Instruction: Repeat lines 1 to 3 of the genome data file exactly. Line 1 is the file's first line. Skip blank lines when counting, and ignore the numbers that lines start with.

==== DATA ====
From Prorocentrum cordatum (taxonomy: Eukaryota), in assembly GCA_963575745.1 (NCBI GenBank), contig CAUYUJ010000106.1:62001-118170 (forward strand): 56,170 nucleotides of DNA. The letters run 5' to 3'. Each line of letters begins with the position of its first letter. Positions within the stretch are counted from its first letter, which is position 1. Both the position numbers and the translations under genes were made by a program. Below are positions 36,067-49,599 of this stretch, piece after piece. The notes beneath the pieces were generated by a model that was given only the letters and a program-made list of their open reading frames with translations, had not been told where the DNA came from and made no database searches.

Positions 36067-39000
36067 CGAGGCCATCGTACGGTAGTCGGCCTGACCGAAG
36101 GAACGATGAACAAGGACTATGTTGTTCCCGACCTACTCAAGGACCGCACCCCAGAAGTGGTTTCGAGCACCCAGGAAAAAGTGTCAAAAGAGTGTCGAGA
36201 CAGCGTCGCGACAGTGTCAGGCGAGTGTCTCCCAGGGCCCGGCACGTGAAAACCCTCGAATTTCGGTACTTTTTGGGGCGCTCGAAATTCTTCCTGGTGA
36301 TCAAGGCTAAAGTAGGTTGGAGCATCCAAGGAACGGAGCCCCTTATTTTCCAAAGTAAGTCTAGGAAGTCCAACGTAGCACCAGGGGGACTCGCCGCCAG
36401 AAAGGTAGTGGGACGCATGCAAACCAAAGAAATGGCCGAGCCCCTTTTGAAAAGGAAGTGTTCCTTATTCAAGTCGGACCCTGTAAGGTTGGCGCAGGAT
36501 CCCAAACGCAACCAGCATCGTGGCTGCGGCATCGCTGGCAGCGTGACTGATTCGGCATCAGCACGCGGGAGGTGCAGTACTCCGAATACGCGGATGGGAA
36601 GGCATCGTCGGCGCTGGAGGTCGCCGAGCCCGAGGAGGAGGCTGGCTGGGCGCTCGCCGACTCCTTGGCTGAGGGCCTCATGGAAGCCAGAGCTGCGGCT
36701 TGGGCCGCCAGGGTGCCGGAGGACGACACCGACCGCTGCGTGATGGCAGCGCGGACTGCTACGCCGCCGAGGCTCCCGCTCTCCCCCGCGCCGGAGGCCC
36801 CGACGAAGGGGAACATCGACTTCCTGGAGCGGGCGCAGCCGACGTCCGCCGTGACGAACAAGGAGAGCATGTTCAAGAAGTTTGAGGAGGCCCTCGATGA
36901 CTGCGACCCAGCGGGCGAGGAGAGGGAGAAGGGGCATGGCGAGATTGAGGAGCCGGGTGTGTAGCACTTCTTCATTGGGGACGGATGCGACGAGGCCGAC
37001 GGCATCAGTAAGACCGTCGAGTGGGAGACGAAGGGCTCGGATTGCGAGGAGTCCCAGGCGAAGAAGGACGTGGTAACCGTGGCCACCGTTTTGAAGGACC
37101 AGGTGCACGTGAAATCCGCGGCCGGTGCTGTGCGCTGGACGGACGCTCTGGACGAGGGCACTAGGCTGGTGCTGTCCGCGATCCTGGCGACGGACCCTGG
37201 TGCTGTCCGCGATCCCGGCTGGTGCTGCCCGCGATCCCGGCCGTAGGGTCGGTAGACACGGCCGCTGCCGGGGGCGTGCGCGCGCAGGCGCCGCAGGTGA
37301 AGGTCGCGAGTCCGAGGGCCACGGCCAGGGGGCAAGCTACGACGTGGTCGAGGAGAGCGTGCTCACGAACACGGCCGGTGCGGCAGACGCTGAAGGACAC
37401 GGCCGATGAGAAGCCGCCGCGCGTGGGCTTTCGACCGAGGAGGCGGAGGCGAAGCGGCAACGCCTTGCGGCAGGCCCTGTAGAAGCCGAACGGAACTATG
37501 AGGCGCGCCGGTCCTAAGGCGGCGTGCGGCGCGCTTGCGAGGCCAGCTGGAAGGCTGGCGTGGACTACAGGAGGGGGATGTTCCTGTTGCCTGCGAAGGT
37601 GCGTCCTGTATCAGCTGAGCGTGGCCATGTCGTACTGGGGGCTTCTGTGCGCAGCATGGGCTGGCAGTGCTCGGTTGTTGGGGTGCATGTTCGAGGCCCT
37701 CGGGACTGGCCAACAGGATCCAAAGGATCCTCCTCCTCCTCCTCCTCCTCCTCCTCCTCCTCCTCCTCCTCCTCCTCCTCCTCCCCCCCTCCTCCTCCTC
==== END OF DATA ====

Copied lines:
From Prorocentrum cordatum (taxonomy: Eukaryota), in assembly GCA_963575745.1 (NCBI GenBank), contig CAUYUJ010000106.1:62001-118170 (forward strand): 56,170 nucleotides of DNA. The letters run 5' to 3'. Each line of letters begins with the position of its first letter. Positions within the stretch are counted from its first letter, which is position 1. Both the position numbers and the translations under genes were made by a program. Below are positions 36,067-49,599 of this stretch, piece after piece. The notes beneath the pieces were generated by a model that was given only the letters and a program-made list of their open reading frames with translations, had not been told where the DNA came from and made no database searches.

Positions 36067-39000
36067 CGAGGCCATCGTACGGTAGTCGGCCTGACCGAAG